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Via Garibaldi 8

MTA Proposals for Toll, Subway and Commuter Rail Hikes Revealed Ahead of Thursday Board Meeting

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At the public hearing, a college student at John Jay from Long Beach complained about having to walk from Penn Station to John Jay to save money on the subway fare since the LIRR was already too expensive. Apparently she hasn't heard of the n33 to the (A) (or at least the LIRR to Jamaica and then the subway from there). @N6 Limited You think she might be related to the woman in Long Beach who complained about being stuck in Mineola when the n15 runs directly there during rush hour?

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9 minutes ago, checkmatechamp13 said:

At the public hearing, a college student at John Jay from Long Beach complained about having to walk from Penn Station to John Jay to save money on the subway fare since the LIRR was already too expensive. Apparently she hasn't heard of the n33 to the (A) (or at least the LIRR to Jamaica and then the subway from there)

 

Maybe she wants to leave home and get to school the same day.

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1 minute ago, Gotham Bus Co. said:

Maybe she wants to leave home and get to school the same day.

And walking from Penn Station to John Jay is saving her so much time?

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Do we think this longer term plan to cut express service and B/O positions is related to the (theoretical) eventual wider spread implementation of CBTC, which (theoretically) will increase subway capacity, like on QBL? 

Otherwise, it's hard for me to understand where they think all these riders will go instead of the bus? Yes, if Atlantic Ticket and similar plans work that may increase railroad ridership, but that only helps people near the railroads 

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9 hours ago, QM1to6Ave said:

Do we think this longer term plan to cut express service and B/O positions is related to the (theoretical) eventual wider spread implementation of CBTC, which (theoretically) will increase subway capacity, like on QBL? 

Otherwise, it's hard for me to understand where they think all these riders will go instead of the bus? Yes, if Atlantic Ticket and similar plans work that may increase railroad ridership, but that only helps people near the railroads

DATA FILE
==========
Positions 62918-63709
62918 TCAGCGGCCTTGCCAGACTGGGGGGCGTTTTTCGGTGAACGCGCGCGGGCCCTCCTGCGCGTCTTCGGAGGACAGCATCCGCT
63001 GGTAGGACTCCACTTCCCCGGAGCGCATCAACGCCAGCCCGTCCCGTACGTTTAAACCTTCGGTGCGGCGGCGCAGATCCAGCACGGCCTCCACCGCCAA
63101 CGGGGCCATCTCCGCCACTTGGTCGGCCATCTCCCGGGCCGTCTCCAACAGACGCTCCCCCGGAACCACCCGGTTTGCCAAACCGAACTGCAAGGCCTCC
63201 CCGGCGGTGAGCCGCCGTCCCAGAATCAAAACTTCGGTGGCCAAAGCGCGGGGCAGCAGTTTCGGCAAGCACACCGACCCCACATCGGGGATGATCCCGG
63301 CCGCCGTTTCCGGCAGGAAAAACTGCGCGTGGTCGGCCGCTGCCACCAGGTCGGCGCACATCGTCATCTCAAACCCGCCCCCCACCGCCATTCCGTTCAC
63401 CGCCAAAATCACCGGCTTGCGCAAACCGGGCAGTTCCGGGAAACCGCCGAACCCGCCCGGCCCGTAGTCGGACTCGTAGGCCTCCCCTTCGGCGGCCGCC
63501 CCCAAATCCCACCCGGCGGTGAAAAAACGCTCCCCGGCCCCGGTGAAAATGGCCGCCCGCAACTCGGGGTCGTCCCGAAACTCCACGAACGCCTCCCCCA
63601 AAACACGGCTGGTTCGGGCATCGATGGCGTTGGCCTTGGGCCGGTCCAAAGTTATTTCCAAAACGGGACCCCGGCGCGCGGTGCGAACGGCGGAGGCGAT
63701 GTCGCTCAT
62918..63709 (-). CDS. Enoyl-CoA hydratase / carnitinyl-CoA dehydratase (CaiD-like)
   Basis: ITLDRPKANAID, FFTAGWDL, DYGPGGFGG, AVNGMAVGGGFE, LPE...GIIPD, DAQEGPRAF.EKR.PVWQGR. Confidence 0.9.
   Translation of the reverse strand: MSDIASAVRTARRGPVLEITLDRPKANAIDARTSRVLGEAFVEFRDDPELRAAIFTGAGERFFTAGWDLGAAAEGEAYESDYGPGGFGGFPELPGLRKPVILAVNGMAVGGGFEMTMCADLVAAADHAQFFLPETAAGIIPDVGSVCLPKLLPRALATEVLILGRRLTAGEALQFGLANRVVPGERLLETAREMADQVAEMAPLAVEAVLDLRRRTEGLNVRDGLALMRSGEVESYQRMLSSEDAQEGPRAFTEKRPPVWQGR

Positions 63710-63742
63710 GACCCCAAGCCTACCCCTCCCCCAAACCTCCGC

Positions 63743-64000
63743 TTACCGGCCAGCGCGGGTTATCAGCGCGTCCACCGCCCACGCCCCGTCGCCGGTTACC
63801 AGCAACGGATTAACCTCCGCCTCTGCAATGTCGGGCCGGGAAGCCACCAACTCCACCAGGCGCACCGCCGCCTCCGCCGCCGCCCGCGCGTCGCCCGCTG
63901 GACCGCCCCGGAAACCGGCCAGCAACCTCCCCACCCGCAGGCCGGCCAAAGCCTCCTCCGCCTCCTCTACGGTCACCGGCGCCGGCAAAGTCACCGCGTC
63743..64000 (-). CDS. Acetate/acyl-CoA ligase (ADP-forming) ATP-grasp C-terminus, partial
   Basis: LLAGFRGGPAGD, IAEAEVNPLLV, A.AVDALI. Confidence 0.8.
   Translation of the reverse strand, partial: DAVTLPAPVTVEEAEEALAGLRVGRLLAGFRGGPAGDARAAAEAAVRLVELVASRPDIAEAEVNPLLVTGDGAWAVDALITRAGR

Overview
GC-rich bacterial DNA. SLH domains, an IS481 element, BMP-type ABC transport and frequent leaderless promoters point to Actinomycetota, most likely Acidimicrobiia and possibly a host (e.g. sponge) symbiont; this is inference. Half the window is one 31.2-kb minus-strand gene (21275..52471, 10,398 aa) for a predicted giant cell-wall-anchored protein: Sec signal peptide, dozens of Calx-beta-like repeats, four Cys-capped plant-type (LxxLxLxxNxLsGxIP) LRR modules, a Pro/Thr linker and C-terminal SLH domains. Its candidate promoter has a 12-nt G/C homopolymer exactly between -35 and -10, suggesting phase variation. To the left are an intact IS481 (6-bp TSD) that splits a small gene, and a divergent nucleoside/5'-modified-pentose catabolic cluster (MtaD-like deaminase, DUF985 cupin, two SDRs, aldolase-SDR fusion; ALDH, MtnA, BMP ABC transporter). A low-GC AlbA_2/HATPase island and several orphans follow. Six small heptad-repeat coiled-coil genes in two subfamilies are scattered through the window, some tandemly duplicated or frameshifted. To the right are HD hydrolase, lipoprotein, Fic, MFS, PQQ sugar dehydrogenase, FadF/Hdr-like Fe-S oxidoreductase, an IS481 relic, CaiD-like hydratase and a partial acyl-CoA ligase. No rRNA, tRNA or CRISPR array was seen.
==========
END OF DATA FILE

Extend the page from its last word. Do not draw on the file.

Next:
They don’t care. I was speaking with someone about this yesterday who is in the know, and as they said, it’s a numbers game with the MTA. I also told the agency in my meeting that we can’t have these trips taking longer and longer, because what they did since that 2015 audit on on-time performance for express bus service is they elongated the run times on some lines so that the schedules are more realistic, but by doing that the trips are now officially longer and the drivers still may arrive late, even with that schedule pushed back by 20 minutes, so you have some trips that are now scheduled for run time just over an hour and a half... Almost two hours one way for trips that really should be maybe 45 minutes to an hour tops, but it’s the traffic and lower speeds creating this. This is when the (MTA) looks to see how they can cut down those run times. They’ll package it is a “redesign” and improved service for passengers. Maybe it will be and maybe it won’t, but ultimately they’re thinking about getting those run times lower and thus the cost of those trips lower, or they’ll start chopping away at service if need be to achieve that goal.

I could be wrong, but part of me feels that the agency will sabotage service if need be to get ridership lower to keep their costs low. I mean on Staten Island, we have some lines that are supposed to see a bus every 4-5 minutes. That is a headway that isn’t so common overall on the express bus system and it can be expensive to run that kind of service. Look at the scheduled run times of those trips. For Staten Island, anything around an hour to an hour 20 minutes isn’t nearly as bad as some of the old trips. I’ve been hearing all of this about not enough time, traffic, not enough buses yada yada yada, but ultimately, most of this mess out there is due to poor planning, and let me tell you something, every person at the (MTA) that I have met knows their stuff. If there are a few of them that don’t, it’s mainly because they are too arrogant to be bothered as is the case with one person I met during my meeting, but these people aren’t stupid. Very capable and sharp folks, so to have what is going on Staten Island tells me either it’s poor planning from a competence standpoint (the primarily people dealing with things with the redesign I have not met), but I did meet the chick handling the Bronx redesign and she and I definitely agreed on a number of things, so she is more than capable. The question is do these people ride the lines to gather enough info, and if they do, do they then run things purposely to deter ridership, but the (MTA) isn’t stupid. When they want to increase ridership, they know to market service. I’ve seen it first hand with Metro-North in my neighborhood. They had ads at all of our bus shelters. Then they increased off-peak and weekend service, and they got folks like me even start buying a monthly when aI was an express bus rider when I first moved there. Just goes to show you...